Where The Crawdads Sing: Massive twist redeems bizarre slow burner
Where The Crawdads Sing (15), (126 mins), Cineworld Cinemas
Your view of Where The Crawdads Sing is likely to depend on what you make of the massive twist with which it ends. If you like it, then a rather slow and baffling film will suddenly grow immeasurably; if you don’t, then it will be the final nail in a film which really doesn’t make much sense (unless you like the ending, in which case it probably does).
Set in the late 60s, it’s the tale of spirited Kya (the excellent Daisy Edgar-Jones), a young woman who has been abandoned by her family one by one and then led up the garden path by a drip of a college boy and a rat of a local lad.
You can count on the fingers of one hand the people who are actually remotely nice to the girl left to raise herself alone in the dangerous marshlands of North Carolina, for which efforts she gets nick-named “the marsh girl” and confronted by the endless prejudice of the town-dwellers.
We are talking late 60s, but even then was it remotely plausible that a community would allow a young child to grow up in total isolation? After all, she’s been successively ditched by her mum, her young brother and her abusive father. Is there no pity? But without them all and all alone, she learns true resilience – and develops a remarkable ability to draw, which even more implausibly, gets her a book deal. But it is the men that are the real problem. Resilience she might have, but street savvy she certainly hasn’t. College boy loves her and leaves her for college; the rat neglects to mention his fiancée.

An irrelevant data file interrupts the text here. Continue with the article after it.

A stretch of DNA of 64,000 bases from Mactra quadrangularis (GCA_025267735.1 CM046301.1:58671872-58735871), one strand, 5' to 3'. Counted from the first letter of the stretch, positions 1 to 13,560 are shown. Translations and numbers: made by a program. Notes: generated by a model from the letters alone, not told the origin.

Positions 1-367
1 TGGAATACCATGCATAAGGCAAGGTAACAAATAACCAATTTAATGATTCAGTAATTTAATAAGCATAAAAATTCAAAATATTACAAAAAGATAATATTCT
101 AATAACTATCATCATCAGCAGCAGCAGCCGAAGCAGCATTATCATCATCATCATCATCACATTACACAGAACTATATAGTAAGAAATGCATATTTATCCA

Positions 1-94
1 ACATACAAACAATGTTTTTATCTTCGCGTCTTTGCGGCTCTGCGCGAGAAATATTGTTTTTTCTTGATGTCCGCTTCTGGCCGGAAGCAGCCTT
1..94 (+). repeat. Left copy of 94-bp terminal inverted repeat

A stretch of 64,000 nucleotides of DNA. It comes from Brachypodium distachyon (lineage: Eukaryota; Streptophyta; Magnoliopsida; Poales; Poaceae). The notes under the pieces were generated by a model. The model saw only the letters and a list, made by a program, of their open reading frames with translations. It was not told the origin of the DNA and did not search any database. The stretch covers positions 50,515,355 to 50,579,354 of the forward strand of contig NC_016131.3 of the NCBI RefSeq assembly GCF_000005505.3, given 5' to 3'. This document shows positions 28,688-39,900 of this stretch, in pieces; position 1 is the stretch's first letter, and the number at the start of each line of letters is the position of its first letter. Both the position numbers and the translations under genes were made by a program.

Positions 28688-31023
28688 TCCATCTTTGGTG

And when the rat is found dead, on the flimsiest of evidence (some fibres connecting her to the scene) and little to convince anyone that the dead man was actually murdered anyway, Kya finds herself in court on a capital charge with the prosecution demanding the death penalty.
This is pretty much how it starts, with the rest of it told in chronological flashback as the past catches up with the present. Given what’s at stake, you’d expect the film to be much more fraught, much much more tense. Instead it smoulders, for the most part giving every impression of something really rather Nicholas Sparks-ish going on here. Mid-film it even starts to seem like a rather lame Nicholas Sparks.
For a long while the film’s principal virtue is simply that it is beautifully shot. There are some gorgeous scenes, but mostly we don’t seem to be going anywhere particularly – and we certainly aren’t travelling anywhere that carries conviction. An entire community (with a few noble exceptions) has turned on an abandoned child who has grown into a wilful but vulnerable young woman. Collectively they have now decided that she is guilty of murder.
If this is setting out to be a film about prejudice, surely you’d hope for something that rang a little truer.
But then that ending.
And suddenly it’s a much better film, much more coherent and actually rather haunting. It will certainly split the audience, though.
Others wandered out at the end complaining that it was the ultimate nonsense in a disappointing adaptation. I’m now liking the film more and more.